Adachi et al., in their comprehensive study on patients with gastric cancer, reported that the stage of the disease, the state of the lymph nodes and the degree of penetration of the tumor tissue in the stomach wall, were the most important factors effective on prognosis. In their study, the 5-year survival rate was 90% in stage IA, 80% in stage IB, 65% in stage II, 50% in stage IIIA, 30% in stage IIIB, and 5% in stage IV.[19] Similarly, Ersan et al. also found significant differences in mean survival (81.4%/27.1%) and 5-year survival (88.2%/3.7%) when patients with Stage I and IV cancer were compared in their study comprised of 154 patients with gastric cancer who underwent curative resection. [20] Similarly, in the present study, the mean survival times of stage 3 patients (65.53±5.87 months) was significantly shorter than the mean survival times of stage 1 and 2 (114.40±7.85) patients. Having stage 3 cancer resulted in a 1.995-fold higher death risk compared to stage 1 and 2 cancers. In addition, we found that survival time was shorter in patients with metastasis. Local metastasis caused 3.532-fold, and distant metastasis caused a 6.640-fold higher death risk compared to no metastasis. However, there was no statistically significant difference concerning survival between those with local and distal metastasis.

In the literature, some studies have reported high mortality and morbidity rates for patients undergoing D2 dissection.[21,22] However, Ron Lavy et al. reported that mortality and morbidity rates were not high for D2 lymphadenectomy. In addition, they recommended D2 dissection as the standard approach. [23] In another study, it was reported that patients with N+ tumors and pT 2-4 tumors with LN involvement in the D1 arm, had 5-year OS rates of 43% and 35%, respectively.[24] In this study, most of the patients had lymph node metastasis (pN+) and locallyadvanced stage (pT2-4). Furthermore, most of the patients had undergone D1 dissection, with a dissected lymph node count of 10 or less. However, results were fairly consistent with the literature. In this study, only 14% of the patients had undergone D2 dissection; however, the 5-year survival rate with D2 dissection (62.4±10.8%) was better than that of the patients with D1 dissection (41.7±4.5%). In terms of age, Gaito et al., in their retrospective study of 1473 gastric cancer patients who underwent curative resection, reported that age is an independent prognostic factor.[25] Our results also showed that higher age was related to increased death risk, confirming this finding.

The use of postoperative combined chemotherapy was suggested to become the standard for patients with locally advanced stage cancer in a study by Macdonald et al. Although this study demonstrated a significant survival benefit, toxicity rates were high. The main reason for high toxicity may have been the use of the 2DRT technique.[3] Therefore, the radiation characteristics of methods were put to the question; however, to our knowledge, there were very few studies that could demonstrate an approach that could reduce toxicity. In one study, it was emphasized that parallel-opposed anteroposterior-posteroanterior fields (AP-PA technique) were the most practical approach in 2D planning because, with this method, the kidneys could be spared from irradiation.[26] In 2014, a study compared conformal and conventional radiotherapy techniques in 36 patients dosimetrically. Dose homogeneity and doses of the organs at risk (left kidney and spinal cord) were found to be significantly improved by 3DCRT. Therefore, the authors suggested that the 3DCRT method may be beneficial in tumor control while also reducing complications in normal tissues.[27] Similarly, in the current study, we showed that the radiotherapy technique was an important prognostic factor for gastric cancer, and patients receiving 3DCRT were found to have superior survival rates.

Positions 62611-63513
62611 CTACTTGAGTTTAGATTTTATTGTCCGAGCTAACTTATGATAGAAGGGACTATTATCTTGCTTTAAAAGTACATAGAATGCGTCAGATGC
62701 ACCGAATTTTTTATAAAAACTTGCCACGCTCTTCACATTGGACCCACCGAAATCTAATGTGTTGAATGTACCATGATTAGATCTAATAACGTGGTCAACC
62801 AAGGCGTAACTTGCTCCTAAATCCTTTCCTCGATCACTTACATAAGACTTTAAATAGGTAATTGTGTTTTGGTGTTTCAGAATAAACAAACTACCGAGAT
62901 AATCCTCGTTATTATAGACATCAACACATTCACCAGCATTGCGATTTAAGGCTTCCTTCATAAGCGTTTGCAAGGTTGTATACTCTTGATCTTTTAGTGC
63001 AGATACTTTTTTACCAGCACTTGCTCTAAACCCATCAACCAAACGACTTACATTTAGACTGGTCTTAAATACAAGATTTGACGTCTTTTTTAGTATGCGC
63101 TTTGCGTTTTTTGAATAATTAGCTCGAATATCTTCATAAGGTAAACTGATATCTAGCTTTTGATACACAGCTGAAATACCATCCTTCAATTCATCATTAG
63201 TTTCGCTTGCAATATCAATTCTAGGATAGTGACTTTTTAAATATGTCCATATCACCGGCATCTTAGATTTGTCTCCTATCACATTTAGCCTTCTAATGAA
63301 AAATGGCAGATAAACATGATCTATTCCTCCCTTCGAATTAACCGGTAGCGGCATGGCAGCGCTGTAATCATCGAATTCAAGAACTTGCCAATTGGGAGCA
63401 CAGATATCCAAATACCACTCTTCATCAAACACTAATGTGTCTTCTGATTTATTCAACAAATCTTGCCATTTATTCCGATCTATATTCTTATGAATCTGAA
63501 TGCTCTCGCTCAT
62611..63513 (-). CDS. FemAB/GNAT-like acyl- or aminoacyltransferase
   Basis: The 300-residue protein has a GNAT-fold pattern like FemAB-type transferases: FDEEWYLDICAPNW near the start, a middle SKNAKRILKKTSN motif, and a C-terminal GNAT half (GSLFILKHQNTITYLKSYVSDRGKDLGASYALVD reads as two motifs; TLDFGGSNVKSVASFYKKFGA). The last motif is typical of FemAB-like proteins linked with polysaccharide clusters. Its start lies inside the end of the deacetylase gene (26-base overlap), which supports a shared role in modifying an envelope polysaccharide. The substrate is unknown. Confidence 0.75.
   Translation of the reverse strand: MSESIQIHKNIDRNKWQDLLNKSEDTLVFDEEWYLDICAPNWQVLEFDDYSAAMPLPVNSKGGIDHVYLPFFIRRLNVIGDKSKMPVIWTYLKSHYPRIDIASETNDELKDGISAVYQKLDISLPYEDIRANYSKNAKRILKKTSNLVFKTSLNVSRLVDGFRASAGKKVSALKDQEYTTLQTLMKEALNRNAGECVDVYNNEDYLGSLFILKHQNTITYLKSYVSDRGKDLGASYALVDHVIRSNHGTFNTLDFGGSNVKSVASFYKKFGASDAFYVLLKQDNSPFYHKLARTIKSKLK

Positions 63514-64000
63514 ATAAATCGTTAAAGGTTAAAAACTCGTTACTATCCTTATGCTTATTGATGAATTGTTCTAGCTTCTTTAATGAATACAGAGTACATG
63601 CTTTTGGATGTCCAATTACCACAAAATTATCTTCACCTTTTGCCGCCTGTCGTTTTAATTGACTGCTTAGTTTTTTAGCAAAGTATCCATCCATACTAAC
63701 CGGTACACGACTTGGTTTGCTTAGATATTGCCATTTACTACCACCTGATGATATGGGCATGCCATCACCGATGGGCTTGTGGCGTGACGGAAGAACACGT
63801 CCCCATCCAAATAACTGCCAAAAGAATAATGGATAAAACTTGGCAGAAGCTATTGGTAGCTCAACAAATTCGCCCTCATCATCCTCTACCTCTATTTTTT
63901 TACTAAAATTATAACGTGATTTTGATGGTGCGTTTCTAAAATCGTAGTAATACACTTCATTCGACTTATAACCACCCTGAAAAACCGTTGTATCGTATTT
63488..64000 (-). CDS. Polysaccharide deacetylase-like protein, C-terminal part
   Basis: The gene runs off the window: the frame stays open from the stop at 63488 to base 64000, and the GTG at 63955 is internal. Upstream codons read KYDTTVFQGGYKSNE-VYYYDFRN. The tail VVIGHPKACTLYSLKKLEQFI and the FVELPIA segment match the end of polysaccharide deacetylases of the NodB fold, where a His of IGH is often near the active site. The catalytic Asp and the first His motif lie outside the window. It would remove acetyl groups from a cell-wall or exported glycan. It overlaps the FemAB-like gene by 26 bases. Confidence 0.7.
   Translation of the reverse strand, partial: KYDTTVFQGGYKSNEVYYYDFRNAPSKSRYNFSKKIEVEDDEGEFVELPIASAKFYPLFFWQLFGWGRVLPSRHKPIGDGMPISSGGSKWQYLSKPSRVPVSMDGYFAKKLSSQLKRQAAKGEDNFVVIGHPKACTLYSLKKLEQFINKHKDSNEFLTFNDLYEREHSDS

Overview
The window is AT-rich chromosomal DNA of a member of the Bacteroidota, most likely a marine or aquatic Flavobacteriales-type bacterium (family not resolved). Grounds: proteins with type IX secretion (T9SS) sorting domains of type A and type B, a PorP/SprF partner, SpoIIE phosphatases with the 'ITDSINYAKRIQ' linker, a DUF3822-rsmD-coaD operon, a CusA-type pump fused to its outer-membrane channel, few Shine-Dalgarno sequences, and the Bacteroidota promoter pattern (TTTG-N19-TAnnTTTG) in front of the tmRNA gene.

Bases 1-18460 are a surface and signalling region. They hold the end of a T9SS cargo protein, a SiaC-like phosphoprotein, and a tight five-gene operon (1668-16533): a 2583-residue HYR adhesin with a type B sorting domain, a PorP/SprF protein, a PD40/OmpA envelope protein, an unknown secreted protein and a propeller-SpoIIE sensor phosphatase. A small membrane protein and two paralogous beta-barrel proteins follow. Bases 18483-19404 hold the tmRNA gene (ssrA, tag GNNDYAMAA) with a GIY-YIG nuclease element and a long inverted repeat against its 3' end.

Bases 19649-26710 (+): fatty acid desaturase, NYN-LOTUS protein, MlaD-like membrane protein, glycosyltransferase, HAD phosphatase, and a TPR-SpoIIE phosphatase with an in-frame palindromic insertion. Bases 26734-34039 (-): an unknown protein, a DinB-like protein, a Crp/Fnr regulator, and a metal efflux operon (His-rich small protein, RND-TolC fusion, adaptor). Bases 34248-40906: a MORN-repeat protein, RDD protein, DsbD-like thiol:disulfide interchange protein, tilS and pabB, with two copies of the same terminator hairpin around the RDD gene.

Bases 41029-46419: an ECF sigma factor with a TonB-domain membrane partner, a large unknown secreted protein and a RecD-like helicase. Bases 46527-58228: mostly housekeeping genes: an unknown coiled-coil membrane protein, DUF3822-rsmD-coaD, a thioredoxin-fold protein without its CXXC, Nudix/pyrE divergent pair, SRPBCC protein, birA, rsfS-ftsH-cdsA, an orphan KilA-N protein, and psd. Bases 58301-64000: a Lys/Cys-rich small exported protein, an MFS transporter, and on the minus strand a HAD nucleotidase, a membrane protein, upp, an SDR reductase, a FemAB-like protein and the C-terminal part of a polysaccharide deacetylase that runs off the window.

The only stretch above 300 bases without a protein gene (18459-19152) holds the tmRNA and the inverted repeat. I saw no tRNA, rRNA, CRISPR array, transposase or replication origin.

To our knowledge, our study is the first in the relevant literature comparing the 3DCRT and 2DRT techniques concerning survival and toxicity in patients with gastric cancer. In light of our results, we believe that the 3DCRT technique provides better results compared to 2DRT. However, our study was retrospective in design and our findings require confirmation through randomized clinical trials involving a higher number of patients. Another limitation of this study is that there was a time-bound difference in the use of 2DRT and 3DCRT, which may have contributed to the difference between the two methods. Furthermore, the effects of advances in other treatment parameters and patient care (from 1999 to 2014) were not evaluated and may have caused differences in patient survival.

Conclusion

In this study, this study aimed to evaluate the results of chemoradiotherapy concerning survival rates and prognostic factors in gastric carcinoma patients who underwent surgical resection. We found that higher age, lower dissected lymph node count, higher metastatic lymph node count, cancer stage (3 vs. 1 and 2), and radiotherapy technique (3DCRT vs 2DRT) are significantly associated with prognosis. We believe that novel technological developments in the field of radiotherapy and their advantages require frequent evaluation and constant research to determine their clinical utility.

Peer-review: Externally peer-reviewed.

Conflict of Interest: None declared.

Financial Support: None declared.